The Problem of Hunger in Zimbabwe. This paper reports on the progress or lack thereof made by Zimbabwe since the World Food Summit in the eradication of hunger; identifies the major obstacles an difficulties Zimbabwe faces in overcoming hunger; and summarizes proposed plans for improving the progress towards achieving the goal of reducing hunger. Zimbabwe's food security position is found to have deteriorated markedly since Although inclement weather plays a partial role in the current crisis, the major causes of Zimbabwe's food security problems are political and can be traced to Mugabe's land-reform programs, the recent "land invasions," and the mismanagement of the Zimbabwean economy.

The AIDS epidemic is cited as a key factor in which must be addressed as part of longer-term efforts to solve the hunger crisis. Marketing Environmental Clean-Up to China. The analysis begins with an overview of current political and economic conditions in China. The next section profiles the current market for environmental and pollution control services and products in China. Following this, the analysis considers some of the basic aspects - and risks - of doing business in China, including accounting practices, legal structure, available modes of entry, intellectual property rights, costs of doing business, cultural considerations, human resource management issues, and the general logistics of operating in China.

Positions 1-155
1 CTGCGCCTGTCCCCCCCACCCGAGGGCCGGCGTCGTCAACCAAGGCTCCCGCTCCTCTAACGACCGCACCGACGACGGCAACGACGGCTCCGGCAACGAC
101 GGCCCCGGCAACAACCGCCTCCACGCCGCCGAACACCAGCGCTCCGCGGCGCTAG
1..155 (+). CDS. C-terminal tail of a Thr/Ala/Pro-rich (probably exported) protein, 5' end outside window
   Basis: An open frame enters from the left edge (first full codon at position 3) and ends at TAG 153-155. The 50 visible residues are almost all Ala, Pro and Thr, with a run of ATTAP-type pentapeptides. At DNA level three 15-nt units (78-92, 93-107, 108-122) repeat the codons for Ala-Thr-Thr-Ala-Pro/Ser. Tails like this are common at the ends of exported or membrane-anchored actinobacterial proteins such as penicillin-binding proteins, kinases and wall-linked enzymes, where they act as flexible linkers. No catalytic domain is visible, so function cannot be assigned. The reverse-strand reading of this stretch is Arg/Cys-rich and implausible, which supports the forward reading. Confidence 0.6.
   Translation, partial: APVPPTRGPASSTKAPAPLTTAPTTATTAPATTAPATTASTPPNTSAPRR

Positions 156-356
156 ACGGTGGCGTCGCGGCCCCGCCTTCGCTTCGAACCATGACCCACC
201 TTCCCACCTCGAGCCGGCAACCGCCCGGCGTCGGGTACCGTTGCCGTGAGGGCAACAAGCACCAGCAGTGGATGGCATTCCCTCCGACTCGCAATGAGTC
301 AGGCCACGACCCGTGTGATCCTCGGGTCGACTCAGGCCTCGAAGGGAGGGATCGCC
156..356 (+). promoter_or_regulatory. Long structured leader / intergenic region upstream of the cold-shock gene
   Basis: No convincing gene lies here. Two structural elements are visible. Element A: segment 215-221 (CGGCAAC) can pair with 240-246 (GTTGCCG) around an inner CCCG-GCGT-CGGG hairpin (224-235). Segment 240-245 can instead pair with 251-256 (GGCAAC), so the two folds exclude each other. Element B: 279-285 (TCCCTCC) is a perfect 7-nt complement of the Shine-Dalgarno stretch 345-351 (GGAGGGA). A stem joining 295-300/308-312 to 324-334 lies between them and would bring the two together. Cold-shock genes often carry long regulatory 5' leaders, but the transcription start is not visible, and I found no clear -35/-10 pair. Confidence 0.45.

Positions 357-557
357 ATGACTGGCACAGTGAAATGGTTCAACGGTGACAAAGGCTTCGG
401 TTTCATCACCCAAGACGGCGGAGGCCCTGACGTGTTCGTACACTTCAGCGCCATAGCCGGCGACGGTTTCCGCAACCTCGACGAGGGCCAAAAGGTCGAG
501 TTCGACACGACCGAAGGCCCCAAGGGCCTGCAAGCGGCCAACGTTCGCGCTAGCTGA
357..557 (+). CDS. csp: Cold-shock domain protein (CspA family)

A concluding section makes recommendation on entry. This paper provides an overview and analysis of the current state and future potential of wind power as a source of energy throughout the world, with particular focus on the use of wind power in the United States. The investigation includes a review of the current state of the art in wind power technology, an overview of the size and scope of the current and potential wind power market, both globally and specifically in the U.

This paper discusses the controversy over whether limited water resources in southwest Oregon should be used for irrigation of farmland or to protect endangered fish species. The diversion of water from farms resulted in great financial losses and protests in the year , and it was later found that the diversion was based on erroneous scientific evidence.